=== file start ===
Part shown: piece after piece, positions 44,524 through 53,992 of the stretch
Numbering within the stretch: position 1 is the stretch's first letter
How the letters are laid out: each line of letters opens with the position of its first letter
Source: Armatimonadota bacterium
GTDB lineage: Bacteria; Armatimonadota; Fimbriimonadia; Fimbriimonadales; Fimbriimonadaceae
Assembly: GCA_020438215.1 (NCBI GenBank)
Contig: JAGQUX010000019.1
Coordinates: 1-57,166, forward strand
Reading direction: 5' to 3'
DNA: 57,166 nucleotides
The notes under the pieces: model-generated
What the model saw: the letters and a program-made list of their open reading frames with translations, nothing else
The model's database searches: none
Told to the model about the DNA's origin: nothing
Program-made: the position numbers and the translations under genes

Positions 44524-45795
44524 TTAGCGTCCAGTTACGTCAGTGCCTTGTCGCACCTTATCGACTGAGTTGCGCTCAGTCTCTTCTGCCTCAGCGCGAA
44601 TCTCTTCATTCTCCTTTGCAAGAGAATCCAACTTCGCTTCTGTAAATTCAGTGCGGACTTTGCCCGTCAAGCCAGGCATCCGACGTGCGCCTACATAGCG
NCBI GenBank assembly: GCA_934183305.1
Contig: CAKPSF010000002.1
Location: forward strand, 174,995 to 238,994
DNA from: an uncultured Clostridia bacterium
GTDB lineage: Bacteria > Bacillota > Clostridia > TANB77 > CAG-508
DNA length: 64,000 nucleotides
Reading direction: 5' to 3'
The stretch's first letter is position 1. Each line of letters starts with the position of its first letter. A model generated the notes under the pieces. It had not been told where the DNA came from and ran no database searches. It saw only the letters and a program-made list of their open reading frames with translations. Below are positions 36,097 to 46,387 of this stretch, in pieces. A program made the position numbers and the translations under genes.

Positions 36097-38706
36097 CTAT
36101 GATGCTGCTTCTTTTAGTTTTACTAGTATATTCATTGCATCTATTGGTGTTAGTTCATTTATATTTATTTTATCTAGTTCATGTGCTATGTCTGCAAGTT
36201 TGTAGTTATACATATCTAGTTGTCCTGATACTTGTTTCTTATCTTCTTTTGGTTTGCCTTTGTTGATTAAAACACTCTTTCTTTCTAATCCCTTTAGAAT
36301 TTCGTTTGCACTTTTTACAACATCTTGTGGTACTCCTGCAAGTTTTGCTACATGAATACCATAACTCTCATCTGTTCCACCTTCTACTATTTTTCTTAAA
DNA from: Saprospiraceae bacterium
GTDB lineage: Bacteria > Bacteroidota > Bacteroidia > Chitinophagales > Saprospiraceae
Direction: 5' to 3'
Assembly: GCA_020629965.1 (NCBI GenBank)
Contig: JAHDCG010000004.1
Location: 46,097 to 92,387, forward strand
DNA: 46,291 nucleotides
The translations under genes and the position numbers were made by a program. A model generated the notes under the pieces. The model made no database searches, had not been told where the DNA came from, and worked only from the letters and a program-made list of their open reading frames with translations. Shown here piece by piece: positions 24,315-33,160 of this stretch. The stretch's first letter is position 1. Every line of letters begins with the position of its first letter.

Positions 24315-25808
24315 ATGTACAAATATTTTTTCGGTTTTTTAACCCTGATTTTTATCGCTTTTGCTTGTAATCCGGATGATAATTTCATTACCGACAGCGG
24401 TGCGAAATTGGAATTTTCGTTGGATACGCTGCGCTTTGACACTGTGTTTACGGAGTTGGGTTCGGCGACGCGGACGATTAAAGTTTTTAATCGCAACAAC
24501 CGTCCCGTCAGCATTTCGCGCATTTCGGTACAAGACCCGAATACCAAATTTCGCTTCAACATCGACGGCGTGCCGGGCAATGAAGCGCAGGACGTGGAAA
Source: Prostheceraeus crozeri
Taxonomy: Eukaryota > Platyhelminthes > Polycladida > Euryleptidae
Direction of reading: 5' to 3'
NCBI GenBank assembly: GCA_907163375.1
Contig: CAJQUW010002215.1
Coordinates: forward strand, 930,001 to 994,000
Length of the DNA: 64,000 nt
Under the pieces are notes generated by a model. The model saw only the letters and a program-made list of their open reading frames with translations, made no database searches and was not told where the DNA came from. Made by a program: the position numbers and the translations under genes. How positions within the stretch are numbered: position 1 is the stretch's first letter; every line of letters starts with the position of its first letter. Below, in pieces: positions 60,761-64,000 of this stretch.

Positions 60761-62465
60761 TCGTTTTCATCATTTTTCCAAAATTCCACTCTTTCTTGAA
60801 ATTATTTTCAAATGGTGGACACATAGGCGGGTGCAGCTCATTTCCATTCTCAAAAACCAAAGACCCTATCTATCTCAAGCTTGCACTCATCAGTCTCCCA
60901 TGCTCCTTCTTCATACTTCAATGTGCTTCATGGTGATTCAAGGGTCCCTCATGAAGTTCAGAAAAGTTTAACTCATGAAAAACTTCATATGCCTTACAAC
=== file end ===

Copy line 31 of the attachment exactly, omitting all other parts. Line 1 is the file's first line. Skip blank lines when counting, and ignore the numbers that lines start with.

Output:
36301 TTCGTTTGCACTTTTTACAACATCTTGTGGTACTCCTGCAAGTTTTGCTACATGAATACCATAACTCTCATCTGTTCCACCTTCTACTATTTTTCTTAAA